When I spoke to Cameron Shropshire, a military kid who turns 18 this month, I had a gamut of emotions. I was impressed, moved and inspired, but mostly I was sad. Because of COVID-19, he joins thousands of teens across the country missing out on the traditional activities that come with being a senior in high school. And they are devastated.
When Cameron started this school year, he had no idea the country would be shutting down in March. He had goals and plans, like for the violin he has played since 4th grade.
“This year I’ve been doing really well in orchestra. I made my way up to first chair,” he said.
Not only will he miss out on playing first chair in the two concerts left on his schedule, but he is missing an orchestra competition, state and regional track meets, an internship and having a big 18th birthday party with his friends.
“It’s definitely a tragic situation,” he said.
And he isn’t the only senior torn up about this experience.
Letitia Scott, an Army wife, and her family are currently stationed at Fort Carson, Colorado. It has been hard for her to watch how our culture shift has affected her senior, Dyndra.
“My daughter feels hurt, angry, sad and unsure amongst other things. She just turned 18 this past Sunday and those plans for her birthday got derailed. Now there is no prom as they just extended the online class time until 30 April. She is missing her senior night as she is on the dance step team, and there’s possibly no ceremony for graduation. All the pivotal moments a senior looks forward to. She stays in her room most of the day. It’s a struggle for her,” Scott said.
Cameron’s parents, retired Air Force Chief Master Sgt. Shropshire and his wife Yolanda, made a mutual decision in 2015 to remain in Oklahoma. The reason was specifically so their kids could graduate from the school they’d grown to like and with the people they’d built relationships with. Yolanda says it was only fair to allow them to stay and graduate, “so they don’t have to keep starting over with friends and high schools.”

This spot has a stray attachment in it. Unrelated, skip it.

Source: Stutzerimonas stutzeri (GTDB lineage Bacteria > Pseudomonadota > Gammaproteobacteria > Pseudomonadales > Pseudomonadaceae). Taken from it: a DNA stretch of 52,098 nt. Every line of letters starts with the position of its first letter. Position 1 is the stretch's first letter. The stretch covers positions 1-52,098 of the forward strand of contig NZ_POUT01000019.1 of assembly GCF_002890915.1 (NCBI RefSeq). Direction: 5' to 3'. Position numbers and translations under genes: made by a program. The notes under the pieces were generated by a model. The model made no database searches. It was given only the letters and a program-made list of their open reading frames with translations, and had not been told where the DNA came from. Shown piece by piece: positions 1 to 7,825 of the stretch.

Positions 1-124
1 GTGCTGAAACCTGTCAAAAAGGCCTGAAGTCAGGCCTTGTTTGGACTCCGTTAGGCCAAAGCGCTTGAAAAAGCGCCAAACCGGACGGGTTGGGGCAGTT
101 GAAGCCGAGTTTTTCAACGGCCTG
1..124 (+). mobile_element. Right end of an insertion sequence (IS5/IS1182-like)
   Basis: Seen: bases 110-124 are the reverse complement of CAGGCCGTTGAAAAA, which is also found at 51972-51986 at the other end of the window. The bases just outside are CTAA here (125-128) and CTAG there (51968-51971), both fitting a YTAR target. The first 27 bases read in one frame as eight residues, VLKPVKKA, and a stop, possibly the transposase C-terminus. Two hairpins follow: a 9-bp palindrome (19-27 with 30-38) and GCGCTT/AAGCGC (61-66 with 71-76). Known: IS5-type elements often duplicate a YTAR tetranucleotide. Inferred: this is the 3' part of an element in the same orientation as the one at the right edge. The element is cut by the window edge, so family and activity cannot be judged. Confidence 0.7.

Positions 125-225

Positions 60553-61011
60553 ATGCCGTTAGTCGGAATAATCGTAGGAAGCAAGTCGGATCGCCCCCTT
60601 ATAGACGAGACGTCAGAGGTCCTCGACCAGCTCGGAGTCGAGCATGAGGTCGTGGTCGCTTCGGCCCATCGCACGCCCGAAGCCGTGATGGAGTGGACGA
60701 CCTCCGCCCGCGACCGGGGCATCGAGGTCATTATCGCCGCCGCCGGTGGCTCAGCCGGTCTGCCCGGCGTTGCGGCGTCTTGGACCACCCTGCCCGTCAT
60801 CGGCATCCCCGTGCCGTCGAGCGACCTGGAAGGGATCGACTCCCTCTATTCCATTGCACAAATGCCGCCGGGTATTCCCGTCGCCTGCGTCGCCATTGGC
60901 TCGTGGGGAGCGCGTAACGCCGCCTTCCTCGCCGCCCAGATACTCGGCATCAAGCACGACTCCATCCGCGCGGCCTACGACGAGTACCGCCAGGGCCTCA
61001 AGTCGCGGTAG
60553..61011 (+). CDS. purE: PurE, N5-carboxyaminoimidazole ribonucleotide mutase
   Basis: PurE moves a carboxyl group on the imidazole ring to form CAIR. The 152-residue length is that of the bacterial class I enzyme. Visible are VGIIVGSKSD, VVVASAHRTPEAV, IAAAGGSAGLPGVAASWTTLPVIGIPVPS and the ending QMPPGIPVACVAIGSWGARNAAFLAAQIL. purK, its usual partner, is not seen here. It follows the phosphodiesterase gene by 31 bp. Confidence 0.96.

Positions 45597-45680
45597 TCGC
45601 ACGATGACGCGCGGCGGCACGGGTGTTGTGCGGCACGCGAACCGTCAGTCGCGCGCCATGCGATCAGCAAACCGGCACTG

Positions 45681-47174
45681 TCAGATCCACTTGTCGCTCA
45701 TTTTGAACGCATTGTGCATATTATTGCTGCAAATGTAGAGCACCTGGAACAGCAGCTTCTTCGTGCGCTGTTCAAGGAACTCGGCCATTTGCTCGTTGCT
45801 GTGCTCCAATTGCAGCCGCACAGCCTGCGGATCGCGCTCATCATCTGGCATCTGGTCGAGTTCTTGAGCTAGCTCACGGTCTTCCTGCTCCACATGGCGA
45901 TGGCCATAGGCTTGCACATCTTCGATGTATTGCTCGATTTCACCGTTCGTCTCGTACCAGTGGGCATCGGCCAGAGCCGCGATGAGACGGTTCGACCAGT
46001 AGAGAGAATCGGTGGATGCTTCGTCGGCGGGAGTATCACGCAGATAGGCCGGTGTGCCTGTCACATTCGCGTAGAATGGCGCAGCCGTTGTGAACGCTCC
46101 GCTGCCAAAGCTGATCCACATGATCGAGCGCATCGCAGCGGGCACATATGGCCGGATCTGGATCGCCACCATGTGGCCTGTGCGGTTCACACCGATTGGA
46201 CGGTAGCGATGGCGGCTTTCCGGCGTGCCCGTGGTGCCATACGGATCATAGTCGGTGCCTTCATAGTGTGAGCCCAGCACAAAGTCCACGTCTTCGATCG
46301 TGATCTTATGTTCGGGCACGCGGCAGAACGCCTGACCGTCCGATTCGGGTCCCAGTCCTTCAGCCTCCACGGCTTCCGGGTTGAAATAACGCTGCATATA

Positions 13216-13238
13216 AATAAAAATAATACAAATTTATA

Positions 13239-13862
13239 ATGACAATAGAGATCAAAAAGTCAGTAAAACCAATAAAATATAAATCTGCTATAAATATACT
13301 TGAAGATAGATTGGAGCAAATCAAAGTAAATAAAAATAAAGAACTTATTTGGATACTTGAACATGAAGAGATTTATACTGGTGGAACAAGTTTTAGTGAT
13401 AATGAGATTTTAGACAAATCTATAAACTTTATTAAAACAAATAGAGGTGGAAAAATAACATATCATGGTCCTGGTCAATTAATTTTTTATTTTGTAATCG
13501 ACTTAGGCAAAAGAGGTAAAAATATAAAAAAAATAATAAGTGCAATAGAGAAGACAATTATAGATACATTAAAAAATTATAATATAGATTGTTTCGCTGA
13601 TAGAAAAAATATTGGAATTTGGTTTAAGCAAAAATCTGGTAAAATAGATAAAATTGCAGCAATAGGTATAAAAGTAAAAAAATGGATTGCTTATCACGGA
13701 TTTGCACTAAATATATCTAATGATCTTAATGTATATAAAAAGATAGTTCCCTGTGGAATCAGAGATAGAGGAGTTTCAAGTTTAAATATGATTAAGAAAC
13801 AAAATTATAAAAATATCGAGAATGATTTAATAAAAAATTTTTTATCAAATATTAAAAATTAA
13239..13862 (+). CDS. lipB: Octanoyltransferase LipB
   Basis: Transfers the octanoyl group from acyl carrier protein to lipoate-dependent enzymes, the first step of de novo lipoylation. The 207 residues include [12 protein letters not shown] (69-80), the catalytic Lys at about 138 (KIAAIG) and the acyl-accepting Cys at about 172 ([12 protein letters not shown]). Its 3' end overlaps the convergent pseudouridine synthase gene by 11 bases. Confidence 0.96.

And missing that moment is the hardest to accept, Cameron says.
“The main one is graduation. You know 12 years. You’re looking forward to walking across the stage and receiving a diploma. That’s the toughest one to deal with.”
After discussing the large milestones and big moments he would miss, Cameron spoke of the small things that he took for granted.
“When school finally got cancelled, I was like, ‘Man I really probably just saw some of the people at school for the last time.’ If I would have known it was my last time seeing them, I would have done something different. Maybe made it more special.”
Since then, Cameron and his friends have resorted to making old-fashioned phone calls instead of communicating on Instagram, Snapchat and text messages.
“I’ve FaceTimed and called more now than I have in any part of my high school time. I’ve done that more than I’ve ever done in these past four years during the quarantine.”
As a mother, this is a missed milestone for Yolanda as well. Her last child is graduating high school and she feels bad not being able to commemorate it in a major way. She’d made plans to have family from Mississippi come over and celebrate his graduation. They were also going to take Cameron on a week long senior trip to New York.
But Yolanda isn’t new to having to pivot and adjust.
“Being a family in the military, we learned to transition and go along with things,” she said.
Although there is currently a lot of uncertainty, Cameron tries to focus on his future plans. Having to change up and do school online isn’t easy, but he has maintained a 4.0 GPA and will be attending either Oklahoma State or Tuskegee University to study accounting.
He has a message of encouragement for the graduating class of 2020.
“Keep on pushing. This isn’t the end of the road. There’s always something to look forward to whether that’s college, the military or whatever you’re going to do after you leave high school. You can’t be to disappointed, that’s just what we’re faced with and we have to keep moving on.”